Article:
Transitional to What?

Dec 31, 2010



LocationPort-au-Prince; Leogane; Papette, Haiti
End User1.1 million internally displaced refugees following the January 2010 earthquake
Project PartnerHabitat for Humanity
Design AgencyArchitecture for Humanity
Design TeamHeidi Arnold, Eric Cesal, Adam Saltzman, Schendy Kernizan, Cara Speziale
FunderIndividual donations
Unit Cost$700-$6000 USD
Recommended Upgrades$675-$1620 USD/unit
Web Resourcehttp://openarchitecturenetwork.org/projects/transitional_to_what

An aerial view of the damage in Port-au-Prince, Haiti after the January 12, 2010 earthquake. Photo: International Organization for Migration

Temporary or transitional shelters were deployed en masse to Haiti following the magnitude 7.0 earthquake that rattled Port-au-Prince on January 12, 2010. Designs varied from ad hoc wood and plastic sheeting construction to sturdier structures secured with hurricane ties (metal straps that reinforce structural connections) and built on foundation piers. Costs ranged between $700 and $6000. With hurricane season looming, many non-governmental organizations were concerned about the safety of families living in flimsy shelters and called on Architecture for Humanity for help.

Plastic buckets full of cement support a temporary structure. Photo: Adam Saltzman/Architecture for Humanity

People displaced by natural disasters will often live in transition for several years succeeding the event in structures intended to be temporary. This indefinite time frame in Haiti was due to the large number of people displaced by the earthquake and the unclear land tenure archive, according to Eric Cesal, regional program manager for Architecture for Humanity.

To assist relief organizations building temporary structures, Cesal and a team of architects evaluated the most common structures in Haiti and provided a report with recommendations on how to make them last longer and withstand the fast-approaching hurricane season.

The effort resulted in the Transitional-to-Permanent Housing Evaluation Report, a 51-page document released in fall 2010 that examined and compared 10 emergency shelter types in common use throughout Haiti. The team assessed shelters built by various organizations including ADRA, Center for Haitian Studies, the International Organization for Migration, Habitat for Humanity, Samaritan’s Purse, the Spanish Red Cross and World Concern. The report evaluated the structures but also provided design solutions and outlined cost predictions and steps to improve safety or extend a given shelter’s lifespan.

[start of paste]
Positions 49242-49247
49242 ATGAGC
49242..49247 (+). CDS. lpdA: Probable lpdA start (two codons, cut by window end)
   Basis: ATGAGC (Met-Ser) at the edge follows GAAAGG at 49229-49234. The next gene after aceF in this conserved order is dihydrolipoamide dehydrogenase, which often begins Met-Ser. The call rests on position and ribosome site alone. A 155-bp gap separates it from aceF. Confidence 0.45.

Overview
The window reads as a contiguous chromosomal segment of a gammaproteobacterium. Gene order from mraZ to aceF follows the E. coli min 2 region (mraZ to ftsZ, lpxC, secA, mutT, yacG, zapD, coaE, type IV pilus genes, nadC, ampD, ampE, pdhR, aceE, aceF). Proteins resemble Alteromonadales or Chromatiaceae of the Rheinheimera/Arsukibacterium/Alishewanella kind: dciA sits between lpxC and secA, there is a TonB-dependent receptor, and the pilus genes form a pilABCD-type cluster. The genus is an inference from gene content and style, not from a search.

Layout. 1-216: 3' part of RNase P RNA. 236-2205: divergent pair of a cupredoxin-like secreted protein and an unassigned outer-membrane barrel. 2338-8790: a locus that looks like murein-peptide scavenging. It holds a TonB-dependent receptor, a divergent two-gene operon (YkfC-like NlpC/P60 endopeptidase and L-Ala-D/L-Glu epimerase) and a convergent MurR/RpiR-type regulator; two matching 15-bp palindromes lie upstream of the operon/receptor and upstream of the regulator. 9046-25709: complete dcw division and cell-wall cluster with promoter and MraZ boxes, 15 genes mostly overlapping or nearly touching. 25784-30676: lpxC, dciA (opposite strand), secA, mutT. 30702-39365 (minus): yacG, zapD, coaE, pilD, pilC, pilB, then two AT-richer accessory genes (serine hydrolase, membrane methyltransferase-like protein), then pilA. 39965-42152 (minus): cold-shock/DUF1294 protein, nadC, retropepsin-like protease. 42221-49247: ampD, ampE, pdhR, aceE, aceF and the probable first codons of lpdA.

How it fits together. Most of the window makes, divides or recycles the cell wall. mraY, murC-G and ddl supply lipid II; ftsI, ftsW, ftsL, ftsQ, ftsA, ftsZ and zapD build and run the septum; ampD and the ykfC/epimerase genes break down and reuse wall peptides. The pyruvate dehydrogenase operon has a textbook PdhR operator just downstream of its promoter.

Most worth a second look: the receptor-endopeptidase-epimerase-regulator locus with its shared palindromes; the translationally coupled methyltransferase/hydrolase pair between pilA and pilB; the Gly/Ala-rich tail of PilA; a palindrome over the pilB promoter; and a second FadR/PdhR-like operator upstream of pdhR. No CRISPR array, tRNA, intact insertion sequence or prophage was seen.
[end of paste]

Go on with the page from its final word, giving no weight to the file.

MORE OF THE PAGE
The study proposes simple, low-cost modifications to transitional shelters—in many cases changes that promise to extend the lifespan by 2 to 3 years. One of the options is a priority upgrade package that includes a floor/foundation upgrade, and the addition of hurricane strapping and siding. A second tier of upgrades covers structural additions such as corrugated steel roofing, block foundations and cladding such as pressure-treated wood siding. Finally, the report recommends infrastructure and interior upgrades, adding a latrine, providing water collection, pouring a floor slab or adding interior finishes.

The proposed modifications were analyzed by how much they would cost and what problems they would fix. Image: Architecture for Humanity

The proposed modifications aimed to extend the lifespan of transitional shelters. Image: Architecture for Humanity